SQL Server 2012, especially when using a named instance, changes the way us old SQL Server veterans manage connectivity to the server. We are so used to relying on port 1433 for SQL Server that setting up a new SQL Server 2012 database server might give us some fits.
I have one software engineering team that just did this recently. Our dev and test environments are in Windows Azure, and then our production environment is in a specialized data center on the east coast of the U.S.
To make a long story short, we are using Azure’s point-to-site VPN so that none of the servers can have any contact from the outside world. The only way to get to them is to VPN in. Then, the servers respond to pings, and it’s as if they are on the LAN. It works great – except connecting SQL Management Studio to a new Windows Server 2012 box running SQL Server 2012 wouldn’t work. All the old tricks of using SQL Configuration Manager and enabling TCP/IP yielded no fruit. And opening port 1433 on the firewall yielded no fruit as well.
Just for completeness, we were using a named instance, not a default instance. A quick look at NetStat revealed that SQL Server wasn’t listening on port 1433 at all.
Notice how port 1434 is listening, however. This is the SQL Server Browser service. A search through the documentation reveals that Microsoft has made a bit of a change to the way SQL Server operates regarding ports. These named instances now use dynamic ports – I think for security. This TechNet article explains that to connect, the client will send a UDP packet to port 1434 first to resolve the dynamic port. Then it will connect as normal.
The appropriate Windows Firewall rule to establish is a program rule, not a port rule.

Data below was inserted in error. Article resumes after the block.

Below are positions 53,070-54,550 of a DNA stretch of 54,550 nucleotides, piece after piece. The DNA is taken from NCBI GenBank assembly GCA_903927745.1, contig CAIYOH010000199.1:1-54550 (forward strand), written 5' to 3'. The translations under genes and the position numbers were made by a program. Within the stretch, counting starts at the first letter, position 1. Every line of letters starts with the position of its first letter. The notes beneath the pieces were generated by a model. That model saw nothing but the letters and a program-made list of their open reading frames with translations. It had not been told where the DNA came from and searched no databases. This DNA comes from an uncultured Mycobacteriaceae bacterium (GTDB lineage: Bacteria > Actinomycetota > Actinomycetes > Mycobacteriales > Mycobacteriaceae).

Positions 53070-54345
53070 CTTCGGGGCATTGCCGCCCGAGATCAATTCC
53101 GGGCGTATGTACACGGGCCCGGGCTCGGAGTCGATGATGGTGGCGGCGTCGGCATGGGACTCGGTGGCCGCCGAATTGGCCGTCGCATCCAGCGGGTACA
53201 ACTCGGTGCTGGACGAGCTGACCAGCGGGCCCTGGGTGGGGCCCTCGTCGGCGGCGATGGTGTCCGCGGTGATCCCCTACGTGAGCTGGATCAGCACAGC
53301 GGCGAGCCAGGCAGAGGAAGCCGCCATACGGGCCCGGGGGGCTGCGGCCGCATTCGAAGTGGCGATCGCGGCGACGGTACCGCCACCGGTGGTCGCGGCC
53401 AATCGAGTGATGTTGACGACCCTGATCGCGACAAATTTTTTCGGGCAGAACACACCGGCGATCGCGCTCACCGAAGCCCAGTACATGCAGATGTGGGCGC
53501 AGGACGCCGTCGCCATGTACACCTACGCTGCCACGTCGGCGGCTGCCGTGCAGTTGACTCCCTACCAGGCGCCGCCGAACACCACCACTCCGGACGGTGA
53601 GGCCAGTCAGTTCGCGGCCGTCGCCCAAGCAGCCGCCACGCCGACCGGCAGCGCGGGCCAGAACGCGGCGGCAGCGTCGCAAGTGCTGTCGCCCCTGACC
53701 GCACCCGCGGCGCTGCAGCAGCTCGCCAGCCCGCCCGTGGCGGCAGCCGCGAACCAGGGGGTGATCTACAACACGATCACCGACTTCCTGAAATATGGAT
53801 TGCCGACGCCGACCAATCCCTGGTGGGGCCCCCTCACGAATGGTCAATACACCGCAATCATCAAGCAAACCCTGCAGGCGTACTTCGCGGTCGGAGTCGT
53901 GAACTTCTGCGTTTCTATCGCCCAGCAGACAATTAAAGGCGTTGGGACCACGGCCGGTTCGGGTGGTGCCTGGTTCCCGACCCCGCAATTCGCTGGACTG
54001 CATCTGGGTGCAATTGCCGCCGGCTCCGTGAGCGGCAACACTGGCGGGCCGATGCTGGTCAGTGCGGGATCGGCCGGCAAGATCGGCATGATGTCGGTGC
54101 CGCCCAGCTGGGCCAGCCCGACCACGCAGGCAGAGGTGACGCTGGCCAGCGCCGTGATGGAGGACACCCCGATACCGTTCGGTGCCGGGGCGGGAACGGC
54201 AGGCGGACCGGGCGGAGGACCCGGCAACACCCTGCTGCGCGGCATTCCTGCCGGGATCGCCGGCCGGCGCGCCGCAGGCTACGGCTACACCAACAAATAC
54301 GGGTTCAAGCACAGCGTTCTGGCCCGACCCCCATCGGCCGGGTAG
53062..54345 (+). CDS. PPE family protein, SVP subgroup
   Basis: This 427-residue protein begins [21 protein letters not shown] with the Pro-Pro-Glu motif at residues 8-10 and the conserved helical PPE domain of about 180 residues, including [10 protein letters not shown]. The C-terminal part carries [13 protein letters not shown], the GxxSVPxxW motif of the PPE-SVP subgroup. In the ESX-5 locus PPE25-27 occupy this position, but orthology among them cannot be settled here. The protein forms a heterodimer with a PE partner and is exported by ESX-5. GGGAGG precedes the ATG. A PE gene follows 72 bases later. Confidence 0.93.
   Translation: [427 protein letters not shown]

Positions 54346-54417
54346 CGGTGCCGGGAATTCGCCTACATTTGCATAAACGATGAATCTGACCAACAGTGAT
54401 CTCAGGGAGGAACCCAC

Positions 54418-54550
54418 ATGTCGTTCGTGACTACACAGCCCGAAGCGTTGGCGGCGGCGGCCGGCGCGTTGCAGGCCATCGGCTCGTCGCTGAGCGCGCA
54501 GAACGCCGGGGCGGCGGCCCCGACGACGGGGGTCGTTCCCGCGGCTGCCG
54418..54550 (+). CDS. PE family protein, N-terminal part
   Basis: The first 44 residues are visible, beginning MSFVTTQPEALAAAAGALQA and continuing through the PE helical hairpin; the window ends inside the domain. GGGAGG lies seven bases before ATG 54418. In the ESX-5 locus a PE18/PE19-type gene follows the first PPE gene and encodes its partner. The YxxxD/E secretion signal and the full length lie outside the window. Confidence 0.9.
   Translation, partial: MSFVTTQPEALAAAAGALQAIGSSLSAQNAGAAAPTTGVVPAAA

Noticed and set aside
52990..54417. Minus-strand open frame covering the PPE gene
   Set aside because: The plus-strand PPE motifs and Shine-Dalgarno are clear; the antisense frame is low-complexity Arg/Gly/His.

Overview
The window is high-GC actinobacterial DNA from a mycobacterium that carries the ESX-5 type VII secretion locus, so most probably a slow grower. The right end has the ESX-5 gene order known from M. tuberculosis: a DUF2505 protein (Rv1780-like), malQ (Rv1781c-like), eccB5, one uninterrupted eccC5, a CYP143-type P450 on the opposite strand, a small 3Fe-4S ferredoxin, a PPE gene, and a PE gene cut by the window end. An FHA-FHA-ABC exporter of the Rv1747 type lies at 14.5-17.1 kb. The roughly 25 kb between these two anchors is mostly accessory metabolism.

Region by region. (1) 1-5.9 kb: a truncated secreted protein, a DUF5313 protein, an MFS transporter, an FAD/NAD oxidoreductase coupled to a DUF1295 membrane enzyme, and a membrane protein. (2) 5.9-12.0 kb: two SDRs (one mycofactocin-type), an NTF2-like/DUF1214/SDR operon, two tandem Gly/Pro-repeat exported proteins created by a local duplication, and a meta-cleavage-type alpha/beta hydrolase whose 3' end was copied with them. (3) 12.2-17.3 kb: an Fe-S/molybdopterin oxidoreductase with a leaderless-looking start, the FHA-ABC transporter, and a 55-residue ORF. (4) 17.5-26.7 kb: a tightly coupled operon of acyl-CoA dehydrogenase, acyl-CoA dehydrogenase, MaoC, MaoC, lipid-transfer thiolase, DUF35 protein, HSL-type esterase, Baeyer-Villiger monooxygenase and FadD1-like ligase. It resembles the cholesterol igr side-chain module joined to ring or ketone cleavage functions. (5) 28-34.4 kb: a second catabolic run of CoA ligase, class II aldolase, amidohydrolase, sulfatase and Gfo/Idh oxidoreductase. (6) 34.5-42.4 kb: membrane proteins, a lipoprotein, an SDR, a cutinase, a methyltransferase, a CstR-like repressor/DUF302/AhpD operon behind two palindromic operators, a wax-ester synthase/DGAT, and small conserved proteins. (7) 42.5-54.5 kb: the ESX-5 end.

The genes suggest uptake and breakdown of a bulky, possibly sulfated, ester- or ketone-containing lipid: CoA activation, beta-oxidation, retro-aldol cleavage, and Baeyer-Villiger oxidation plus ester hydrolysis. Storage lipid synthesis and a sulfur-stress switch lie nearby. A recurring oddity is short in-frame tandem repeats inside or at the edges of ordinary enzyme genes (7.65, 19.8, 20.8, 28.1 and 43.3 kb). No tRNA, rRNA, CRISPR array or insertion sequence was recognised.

By adding SQL Server’s exe as a program rule in the firewall, it now works.
It’s been several versions since something like this has changed in SQL Server, so hopefully this article will help someone else using SQL Server 2012 for the first time.
I have been a loyal customer of GoToMeeting for years. I love the cost, flexibility, screen sharing, and audio quality. It works very well.
In 2013, I’ve started using the video conferencing feature much more heavily – meaning, I’m using it. At Clear Measure, we have teams in Austin, Dallas, Toronto, and New York. On top of that, our clients like to connect to us from wherever they are. The phone conference dialing is very useful, and the smartphone app is great as well.
The issue I have found is that the video conferencing takes a remarkable amount of CPU time. Many team members have difficulty using video conferencing when other process are running on their computers. Webex, on the other hand, appears to degrade video quality in that case. GoToMeeting seems to require full video quality and audio quality at all times. And when the CPU can’t keep up, audio and video just cut out and stop working (dropped packets/words/sentences).
Here is GoToMeeting running without video (call with 5 people – my webcam is off, other 4 webcams are streaming)
And here is GoToMeeting running with my webcam turned on.
If I could have my way, when faced with constrained CPU cycles, video quality would degrade first. Then screen sharing quality, then audio quality, The current behavior has me shopping for other solutions. I’d be interested knowing other experiences.
Kudos to the Austin .Net User Group for organizing another Code Camp! I have submitted a very interesting talk (in my opinion). It is Onion Architecture for Distributed Systems.
Onion Architecture is an architectural pattern for keeping libraries and dependencies on the extremities of a software system while building a strong and cohesive system core. Distributed systems like those that leverage NServiceBus and Enterprise Service Bus (ESB) products have characteristics that challenge layering principles of non-distributed systems. This session will show how to properly structure and layer a .Net/C# software system that makes use of Onion Architecture, NServiceBus, and ASP.NET MVC. The target audience for this session is: C#, architect, senior engineer, team leads/lead developers.